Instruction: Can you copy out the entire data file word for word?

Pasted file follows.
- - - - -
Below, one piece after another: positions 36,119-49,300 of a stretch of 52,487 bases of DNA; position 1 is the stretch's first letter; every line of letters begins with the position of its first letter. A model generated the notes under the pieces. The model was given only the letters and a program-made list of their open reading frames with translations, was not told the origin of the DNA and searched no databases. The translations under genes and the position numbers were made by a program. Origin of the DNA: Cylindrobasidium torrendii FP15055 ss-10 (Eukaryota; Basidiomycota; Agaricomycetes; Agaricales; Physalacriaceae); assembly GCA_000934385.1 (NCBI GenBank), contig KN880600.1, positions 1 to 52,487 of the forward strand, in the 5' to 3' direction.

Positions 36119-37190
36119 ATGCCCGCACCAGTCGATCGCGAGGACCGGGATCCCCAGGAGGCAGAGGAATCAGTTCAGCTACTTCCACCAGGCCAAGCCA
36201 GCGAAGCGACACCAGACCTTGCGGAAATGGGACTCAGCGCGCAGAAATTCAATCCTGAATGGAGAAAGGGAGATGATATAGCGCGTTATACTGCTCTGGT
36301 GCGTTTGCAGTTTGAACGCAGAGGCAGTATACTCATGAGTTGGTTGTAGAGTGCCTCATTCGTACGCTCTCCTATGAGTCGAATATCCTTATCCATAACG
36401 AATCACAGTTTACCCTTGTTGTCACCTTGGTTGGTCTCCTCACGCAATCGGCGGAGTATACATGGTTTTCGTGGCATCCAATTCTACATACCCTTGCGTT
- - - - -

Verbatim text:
Below, one piece after another: positions 36,119-49,300 of a stretch of 52,487 bases of DNA; position 1 is the stretch's first letter; every line of letters begins with the position of its first letter. A model generated the notes under the pieces. The model was given only the letters and a program-made list of their open reading frames with translations, was not told the origin of the DNA and searched no databases. The translations under genes and the position numbers were made by a program. Origin of the DNA: Cylindrobasidium torrendii FP15055 ss-10 (Eukaryota; Basidiomycota; Agaricomycetes; Agaricales; Physalacriaceae); assembly GCA_000934385.1 (NCBI GenBank), contig KN880600.1, positions 1 to 52,487 of the forward strand, in the 5' to 3' direction.

Positions 36119-37190
36119 ATGCCCGCACCAGTCGATCGCGAGGACCGGGATCCCCAGGAGGCAGAGGAATCAGTTCAGCTACTTCCACCAGGCCAAGCCA
36201 GCGAAGCGACACCAGACCTTGCGGAAATGGGACTCAGCGCGCAGAAATTCAATCCTGAATGGAGAAAGGGAGATGATATAGCGCGTTATACTGCTCTGGT
36301 GCGTTTGCAGTTTGAACGCAGAGGCAGTATACTCATGAGTTGGTTGTAGAGTGCCTCATTCGTACGCTCTCCTATGAGTCGAATATCCTTATCCATAACG
36401 AATCACAGTTTACCCTTGTTGTCACCTTGGTTGGTCTCCTCACGCAATCGGCGGAGTATACATGGTTTTCGTGGCATCCAATTCTACATACCCTTGCGTT